Erm… I can’t ever remember needing this. Not ever.

If you’re trying to do it on an array, maybe something like:

0.upto(a.length-1) { |i| a[i] += 9 }

But unless I’m missing something – and feel free to correct me with a
real
example – what you’re trying to do really suggests that you want to
refactor

Hi –

On Sun, 8 Jun 2008, David M. wrote:

If you’re trying to do it on an array, maybe something like:

0.upto(a.length-1) { |i| a[i] += 9 }

You could also use each_index there:

a.each_index {|i| a[i] += 9 }

or even:

a.map! {|e| e + 9 }

David

On Sunday 08 June 2008 02:03:23 ProgramDragon wrote:

starting
a new one.

I am trying to write a program with a GUI, but I don't know what GUI

framework is the best.

Nobody knows that yet, I think. That’s why there’s so many of them.

I want to be able to write this program so that the end user can install

ruby, then run the program and it will start with no other installation
needed (like installing gems, etc, however I can do the gems in the program
on first run if it comes down to it).

That’s a completely separate problem from what GUI library to use. If
you’re
afraid to use libraries for this reason, SOLVE THIS PROBLEM NOW, and
then
an
excuse for NIH syndrome – and just think how much time you’ll have to
polish
it if you find that half the program you wanted is already a gem.

If it’s an open source project, or at least free-as-in-beer, you might
consider simply making it a gem. Then, all your users need to do is
type:

gem install my_great_program

and all the dependent gems will be installed.

I am trying to write a program with a GUI, but I don't know what GUI

framework is the best.

I have heard that JRuby is a good option, but also heard that Swing

was
a bad idea to use with JRuby.

I want to be able to write this program so that the end user can

install
ruby, then run the program and it will start with no other installation
needed (like installing gems, etc, however I can do the gems in the
program
on first run if it comes down to it).

I hope that makes sense, any ideas?

Sincerely,

Jayce M.

On Sun, Jun 8, 2008 at 12:38 AM, ProgramDragon [email protected]
wrote:

I am not afraid to use libraries, it's just that this is a bot program

for deviantART’s chat network, and usually the people that want to get them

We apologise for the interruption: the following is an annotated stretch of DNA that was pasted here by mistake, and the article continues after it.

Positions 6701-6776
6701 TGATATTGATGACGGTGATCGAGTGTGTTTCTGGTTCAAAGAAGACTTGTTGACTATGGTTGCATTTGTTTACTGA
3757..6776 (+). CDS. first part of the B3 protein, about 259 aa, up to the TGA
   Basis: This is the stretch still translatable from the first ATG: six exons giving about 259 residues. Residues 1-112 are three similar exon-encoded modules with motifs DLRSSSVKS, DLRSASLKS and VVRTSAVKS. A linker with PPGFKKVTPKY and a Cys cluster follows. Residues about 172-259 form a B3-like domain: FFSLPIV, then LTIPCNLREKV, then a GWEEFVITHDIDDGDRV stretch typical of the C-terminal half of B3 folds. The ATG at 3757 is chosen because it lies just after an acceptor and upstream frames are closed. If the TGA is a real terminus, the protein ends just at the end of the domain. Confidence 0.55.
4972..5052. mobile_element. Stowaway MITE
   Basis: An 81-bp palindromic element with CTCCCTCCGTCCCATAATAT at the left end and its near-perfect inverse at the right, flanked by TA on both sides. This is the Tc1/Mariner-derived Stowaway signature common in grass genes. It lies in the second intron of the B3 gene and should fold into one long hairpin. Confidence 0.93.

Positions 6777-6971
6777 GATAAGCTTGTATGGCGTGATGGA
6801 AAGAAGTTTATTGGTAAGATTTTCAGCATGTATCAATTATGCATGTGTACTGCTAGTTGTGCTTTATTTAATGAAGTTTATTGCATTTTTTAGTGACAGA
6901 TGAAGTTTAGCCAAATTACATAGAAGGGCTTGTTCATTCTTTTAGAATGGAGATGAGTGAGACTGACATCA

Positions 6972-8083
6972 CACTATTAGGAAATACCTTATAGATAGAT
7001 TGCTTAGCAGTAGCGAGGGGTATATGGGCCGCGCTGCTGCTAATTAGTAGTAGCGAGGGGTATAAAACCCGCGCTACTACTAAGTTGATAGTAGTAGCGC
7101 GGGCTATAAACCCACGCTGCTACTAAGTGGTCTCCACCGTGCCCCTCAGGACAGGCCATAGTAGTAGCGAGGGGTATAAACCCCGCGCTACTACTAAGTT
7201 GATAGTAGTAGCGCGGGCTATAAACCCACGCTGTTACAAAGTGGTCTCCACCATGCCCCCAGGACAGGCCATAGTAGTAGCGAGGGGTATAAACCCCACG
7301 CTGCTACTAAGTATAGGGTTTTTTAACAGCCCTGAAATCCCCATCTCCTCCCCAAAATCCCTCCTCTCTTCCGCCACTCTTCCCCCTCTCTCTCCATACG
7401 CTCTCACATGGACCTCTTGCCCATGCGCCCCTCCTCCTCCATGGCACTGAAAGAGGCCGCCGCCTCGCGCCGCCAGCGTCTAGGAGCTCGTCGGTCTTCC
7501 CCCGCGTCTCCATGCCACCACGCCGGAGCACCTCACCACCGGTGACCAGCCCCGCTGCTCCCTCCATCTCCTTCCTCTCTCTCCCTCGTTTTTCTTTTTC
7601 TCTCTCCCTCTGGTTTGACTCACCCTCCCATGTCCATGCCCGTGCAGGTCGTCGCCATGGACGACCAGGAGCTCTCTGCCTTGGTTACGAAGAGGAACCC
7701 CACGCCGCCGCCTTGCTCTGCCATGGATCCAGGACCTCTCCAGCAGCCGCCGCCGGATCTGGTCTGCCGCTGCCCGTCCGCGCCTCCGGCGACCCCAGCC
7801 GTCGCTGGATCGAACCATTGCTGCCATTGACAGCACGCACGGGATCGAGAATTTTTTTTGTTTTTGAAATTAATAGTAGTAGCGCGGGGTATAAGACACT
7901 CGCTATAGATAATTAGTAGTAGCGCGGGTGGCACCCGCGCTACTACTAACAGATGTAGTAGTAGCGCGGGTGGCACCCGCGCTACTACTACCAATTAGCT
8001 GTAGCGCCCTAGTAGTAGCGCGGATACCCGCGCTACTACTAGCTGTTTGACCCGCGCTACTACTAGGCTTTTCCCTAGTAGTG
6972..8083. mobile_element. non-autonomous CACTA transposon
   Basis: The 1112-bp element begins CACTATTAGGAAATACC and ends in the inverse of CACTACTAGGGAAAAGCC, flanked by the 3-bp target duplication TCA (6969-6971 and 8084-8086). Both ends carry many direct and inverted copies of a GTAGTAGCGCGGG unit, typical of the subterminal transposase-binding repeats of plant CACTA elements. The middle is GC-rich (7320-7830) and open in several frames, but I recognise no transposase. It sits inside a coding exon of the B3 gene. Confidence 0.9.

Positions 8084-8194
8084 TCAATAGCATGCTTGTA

are not really that coherent in how to actually get one, so I’m trying to
make it as simple as I can. It’s just a few ruby source files that can be

Look up rubyscript2exe. It packages your program, all its libraries
and the ruby interpreter itself into a single executable.

martin

Martin,

other
folders such as a Plugins folder? This program is supposed to be able to
have extensions added once it’s completed. I am fairly new to Ruby, I’ve
only been working with it a few months. Sorry if I am asking stupid
questions, just trying to get advice from experts. =P

From: “Martin DeMello” [email protected]
Sent: Sunday, June 08, 2008 12:45 AM
To: “ruby-talk ML” [email protected]
Subject: Re: GUI library/framework?

David,

Sorry, lol.

I am not afraid to use libraries, it's just that this is a bot

program for deviantART’s chat network, and usually the people that want
to
get them are not really that coherent in how to actually get one, so I’m
trying to make it as simple as I can. It’s just a few ruby source files
that
can be run with a batch file on Windows. It is open source, GNU GPL
The user just has to download and extract the program from a zip file,
however would that work with the Gems? It doesn’t use a command prompt
window, the main file is a .rbw file.

extracting it, and then installing a gem for colors, and then running it
with a batch file. I would prefer to keep it simple as installing ruby,
download, extract, and run. I don’t mind using gems or having to install
them, but the user that gets the program might.

From: “David M.” [email protected]
Sent: Sunday, June 08, 2008 12:23 AM
To: “ruby-talk ML” [email protected]
Subject: Re: GUI library/framework?

On Sat, Jun 7, 2008 at 8:18 PM, jzakiya [email protected] wrote:

n1, n2, n3, n4 [+,-,*, etc]= [something]
This really suggests that n1, n2, n3, n4 want to be n[1…4]. Then see
String#to_proc

martin

On Sun, Jun 8, 2008 at 12:51 AM, ProgramDragon [email protected]
wrote:

Martin,

folders such as a Plugins folder? This program is supposed to be able to
have extensions added once it’s completed. I am fairly new to Ruby, I’ve
only been working with it a few months. Sorry if I am asking stupid
questions, just trying to get advice from experts. =P

As long as it knows where to find your plugins folder, that shouldn’t